Elaine de Kooning

When I'm asked how I characterize myself, I say I'm an escape artist. Because I like the idea of escaping from style, but when I look at all of my work, there begins to be a unity...You don't have to look for a style, you can't escape a style.

Elaine de Kooning died in 1989. Besides developing a long unbroken career as a painter, she was a central figure in New York City’s artistic circles of the 1950s and 1960s, and a major writer on contemporary American art, publishing reviews and monographs (often under a pseudonym), mainly in ARTnews. She was married to one of the most celebrated artists of our time, Willem de Kooning. “Elaine de Kooning searches the limits of visuality to find the visionary, like a water diviner searching ground with her divining rod to find the invisible underground spring,” wrote Rose Slivka in Arts Magazine in 1984.

Born in Brooklyn, de Kooning began drawing at the age of five, inspired by trips to museums. She attended the Leonardo da Vinci Art School in New York City, where she met Willem de Kooning. They were married in 1943. She continued her studies at the American Artists School, where she earned money working as an artist’s model. During the 1940s, she painted portraits of her family, her husband, and many of her literary friends and fellow artists, including the poets Frank O’Hara and Allen Ginsberg and the choreographer Merce Cunningham. Although these portraits are highly regarded today for their freshness and verve, at the time de Kooning considered them to be private efforts. Her most celebrated portrait series was done in 1962–63, when she was invited to paint President John F. Kennedy, on whose image she worked for nearly a year, until the time of his assassination.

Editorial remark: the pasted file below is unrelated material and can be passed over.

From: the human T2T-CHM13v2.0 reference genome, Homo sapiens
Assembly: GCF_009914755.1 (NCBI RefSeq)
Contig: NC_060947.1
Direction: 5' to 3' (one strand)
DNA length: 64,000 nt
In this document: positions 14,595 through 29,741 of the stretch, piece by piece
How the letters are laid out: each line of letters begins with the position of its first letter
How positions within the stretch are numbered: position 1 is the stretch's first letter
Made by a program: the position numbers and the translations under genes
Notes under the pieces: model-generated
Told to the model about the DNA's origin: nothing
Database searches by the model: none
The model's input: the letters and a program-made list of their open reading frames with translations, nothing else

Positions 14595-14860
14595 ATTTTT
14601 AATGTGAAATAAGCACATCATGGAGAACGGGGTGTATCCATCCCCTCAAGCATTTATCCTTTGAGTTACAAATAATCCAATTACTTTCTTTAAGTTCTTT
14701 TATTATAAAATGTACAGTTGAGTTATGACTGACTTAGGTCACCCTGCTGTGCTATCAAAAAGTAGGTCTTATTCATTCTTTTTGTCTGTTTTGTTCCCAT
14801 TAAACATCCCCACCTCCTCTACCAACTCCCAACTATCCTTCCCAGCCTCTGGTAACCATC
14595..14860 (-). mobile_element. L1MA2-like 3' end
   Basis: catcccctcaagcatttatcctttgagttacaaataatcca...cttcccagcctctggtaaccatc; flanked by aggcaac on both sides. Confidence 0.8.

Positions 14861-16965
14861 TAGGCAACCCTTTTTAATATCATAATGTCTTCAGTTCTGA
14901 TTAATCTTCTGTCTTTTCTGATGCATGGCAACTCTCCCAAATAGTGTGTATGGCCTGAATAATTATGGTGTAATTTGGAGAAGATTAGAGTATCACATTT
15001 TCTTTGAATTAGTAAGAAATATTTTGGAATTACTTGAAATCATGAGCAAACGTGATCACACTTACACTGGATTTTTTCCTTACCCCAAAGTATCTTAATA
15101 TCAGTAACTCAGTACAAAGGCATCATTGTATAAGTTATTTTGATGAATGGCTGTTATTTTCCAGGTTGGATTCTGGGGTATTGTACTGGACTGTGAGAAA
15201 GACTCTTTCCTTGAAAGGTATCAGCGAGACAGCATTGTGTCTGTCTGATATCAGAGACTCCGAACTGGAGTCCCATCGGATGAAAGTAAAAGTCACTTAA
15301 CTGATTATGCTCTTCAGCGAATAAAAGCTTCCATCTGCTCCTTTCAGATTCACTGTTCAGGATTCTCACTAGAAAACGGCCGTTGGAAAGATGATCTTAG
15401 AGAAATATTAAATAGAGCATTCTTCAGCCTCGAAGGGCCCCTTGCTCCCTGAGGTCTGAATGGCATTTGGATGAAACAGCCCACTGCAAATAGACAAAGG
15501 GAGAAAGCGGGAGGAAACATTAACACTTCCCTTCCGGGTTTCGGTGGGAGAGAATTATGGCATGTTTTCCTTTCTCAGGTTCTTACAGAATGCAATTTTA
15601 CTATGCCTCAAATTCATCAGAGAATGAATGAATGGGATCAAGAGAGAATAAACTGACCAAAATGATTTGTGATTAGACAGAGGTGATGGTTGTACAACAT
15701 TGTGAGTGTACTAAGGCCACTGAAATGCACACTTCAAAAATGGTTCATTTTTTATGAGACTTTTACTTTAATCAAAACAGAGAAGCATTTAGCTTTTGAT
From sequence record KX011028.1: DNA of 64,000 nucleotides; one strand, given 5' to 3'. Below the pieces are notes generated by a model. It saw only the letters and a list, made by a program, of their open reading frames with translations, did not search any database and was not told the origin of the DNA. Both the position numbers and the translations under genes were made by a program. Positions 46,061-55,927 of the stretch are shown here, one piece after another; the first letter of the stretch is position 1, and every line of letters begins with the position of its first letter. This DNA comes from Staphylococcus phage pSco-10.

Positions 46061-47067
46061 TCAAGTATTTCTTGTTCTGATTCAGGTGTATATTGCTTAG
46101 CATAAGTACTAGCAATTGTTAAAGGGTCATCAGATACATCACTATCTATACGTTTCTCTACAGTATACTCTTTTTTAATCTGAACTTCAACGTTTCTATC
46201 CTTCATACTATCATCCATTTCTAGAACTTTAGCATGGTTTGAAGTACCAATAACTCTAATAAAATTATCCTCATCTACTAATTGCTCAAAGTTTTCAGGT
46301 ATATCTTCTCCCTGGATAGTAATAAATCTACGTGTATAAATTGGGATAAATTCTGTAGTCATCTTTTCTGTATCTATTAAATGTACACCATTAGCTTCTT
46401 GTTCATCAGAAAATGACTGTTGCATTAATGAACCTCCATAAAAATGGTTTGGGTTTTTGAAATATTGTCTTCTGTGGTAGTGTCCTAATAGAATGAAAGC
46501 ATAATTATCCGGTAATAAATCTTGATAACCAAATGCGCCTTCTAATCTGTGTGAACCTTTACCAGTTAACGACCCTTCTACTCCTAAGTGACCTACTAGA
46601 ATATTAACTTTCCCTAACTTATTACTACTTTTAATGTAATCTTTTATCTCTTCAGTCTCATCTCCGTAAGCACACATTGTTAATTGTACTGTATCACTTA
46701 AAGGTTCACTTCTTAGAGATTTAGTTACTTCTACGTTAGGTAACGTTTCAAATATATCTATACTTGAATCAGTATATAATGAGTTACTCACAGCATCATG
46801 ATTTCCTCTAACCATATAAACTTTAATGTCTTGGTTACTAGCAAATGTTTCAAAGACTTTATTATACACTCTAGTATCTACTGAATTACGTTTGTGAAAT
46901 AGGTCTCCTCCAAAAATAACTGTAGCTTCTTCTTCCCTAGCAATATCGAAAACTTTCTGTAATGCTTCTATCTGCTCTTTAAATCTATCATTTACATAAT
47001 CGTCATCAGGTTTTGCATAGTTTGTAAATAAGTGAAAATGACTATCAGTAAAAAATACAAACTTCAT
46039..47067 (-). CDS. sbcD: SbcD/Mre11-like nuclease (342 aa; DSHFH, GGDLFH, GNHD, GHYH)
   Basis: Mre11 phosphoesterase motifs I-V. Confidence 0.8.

After the summer of 1948, which she spent at Black Mountain College, de Kooning painted a dramatic series of sports figures. Their bold, fresh colors and energetic use of an abstract expressionist approach for clearly figurative forms became de Kooning’s signature style. A visit to the Southwest in 1957 inspired a series of paintings on the theme of the bull, which opened de Kooning’s palette to sweeping planes of luminous colors. In the 1970s, she taught at numerous colleges including Yale University, Pratt Institute, University of Pennsylvania, and Rice University. From 1976 to 1978, a Bacchus statue in the Jardin de Luxembourg, Paris, became the subject of an extensive series of paintings and prints that fused de Kooning’s shimmering energy with her mastery of light and color. In 1983 she made several excursions to the Paleolithic caves of France and Spain, where she absorbed ancient drawings of bulls, mammoths, and bison, and reflected them in her final series of paintings and prints. Crown Point Press published etchings titled Torchlight Cave Drawings in 1985.

Elaine de Kooning’s paintings are in the collections of many major American museums, including the Guggenheim Museum and the Museum of Modern Art in New York, the Corcoran Gallery in Washington, DC, and the Albright-Knox Gallery in Buffalo, New York. The estate of Elaine de Kooning is represented by the Salander O’Reilly Gallery, New York.

-Dana Zullo, Crown Point Press


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